E. P. Walker's thresher gets caught and fails to work. Someone drops in a wrench; the engineer can't be found. Another farmer buys a different threshing machine. Cho: "E.P. Walker mounted to the separator/E.P. Walker, with his oilcan in his hand...."
E. P. Walker, a thresher, gets caught in the machinery, then the machine repeatedly fails to work. Someone accidentally drops in a monkey wrench; they try to stop the machine, but the engineer can't be found. Finally another farmer, not wanting to take a chance, goes and buys a different brand of threshing machine. Cho: "E.P. Walker mounted to the separator/E.P. Walker, with his oilcan in his hand...Took his farewell trip to the thresher's land"
According to Barbara Cass-Beggs, "This song was composed in the fall of 1912, during the delays in threshing, by the young homesteaders who made up the threshing crew. E. P. Walker's threshing machine was the first to be brought into the newly settled district of Malvern Link.... All the names are authentic and so are the incidents.... The song was very popular and is still remembered."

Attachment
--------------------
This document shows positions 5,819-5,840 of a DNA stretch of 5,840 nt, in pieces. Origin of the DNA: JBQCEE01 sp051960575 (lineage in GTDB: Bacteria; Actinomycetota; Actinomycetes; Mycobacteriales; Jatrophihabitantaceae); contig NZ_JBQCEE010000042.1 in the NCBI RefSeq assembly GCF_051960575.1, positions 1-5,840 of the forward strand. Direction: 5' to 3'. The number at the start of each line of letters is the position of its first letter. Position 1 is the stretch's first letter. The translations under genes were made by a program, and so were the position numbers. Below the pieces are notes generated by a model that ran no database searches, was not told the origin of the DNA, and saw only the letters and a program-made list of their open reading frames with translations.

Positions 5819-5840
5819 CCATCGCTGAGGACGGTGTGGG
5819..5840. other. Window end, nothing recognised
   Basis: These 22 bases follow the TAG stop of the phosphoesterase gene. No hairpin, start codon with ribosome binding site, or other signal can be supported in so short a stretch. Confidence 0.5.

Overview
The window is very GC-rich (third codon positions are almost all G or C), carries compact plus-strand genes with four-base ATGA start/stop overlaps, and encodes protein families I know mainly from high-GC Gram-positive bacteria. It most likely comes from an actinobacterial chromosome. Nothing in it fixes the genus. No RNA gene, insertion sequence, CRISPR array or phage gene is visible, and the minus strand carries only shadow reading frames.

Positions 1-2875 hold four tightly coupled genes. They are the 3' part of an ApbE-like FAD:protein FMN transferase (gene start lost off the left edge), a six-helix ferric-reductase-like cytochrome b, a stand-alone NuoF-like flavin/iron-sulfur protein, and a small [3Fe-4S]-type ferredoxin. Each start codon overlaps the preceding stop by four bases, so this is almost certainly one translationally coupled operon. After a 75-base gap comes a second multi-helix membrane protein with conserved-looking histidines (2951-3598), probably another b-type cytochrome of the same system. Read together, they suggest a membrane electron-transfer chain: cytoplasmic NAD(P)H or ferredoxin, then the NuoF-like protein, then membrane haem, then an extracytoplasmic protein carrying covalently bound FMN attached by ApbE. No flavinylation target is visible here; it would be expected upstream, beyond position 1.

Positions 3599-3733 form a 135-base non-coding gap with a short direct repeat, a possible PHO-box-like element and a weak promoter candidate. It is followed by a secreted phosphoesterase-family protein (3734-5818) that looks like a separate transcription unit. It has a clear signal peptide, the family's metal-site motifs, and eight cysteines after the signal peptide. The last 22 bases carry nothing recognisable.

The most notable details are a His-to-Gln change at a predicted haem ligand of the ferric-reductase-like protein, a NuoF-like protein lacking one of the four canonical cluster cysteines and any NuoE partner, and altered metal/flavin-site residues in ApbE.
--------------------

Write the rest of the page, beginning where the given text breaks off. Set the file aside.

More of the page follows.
A very local traditional song, but traditional nonetheless. The song was collected from Winnifred Turner of Swift Current, Sask., whose late husband was one of the farmers mentioned. - PJS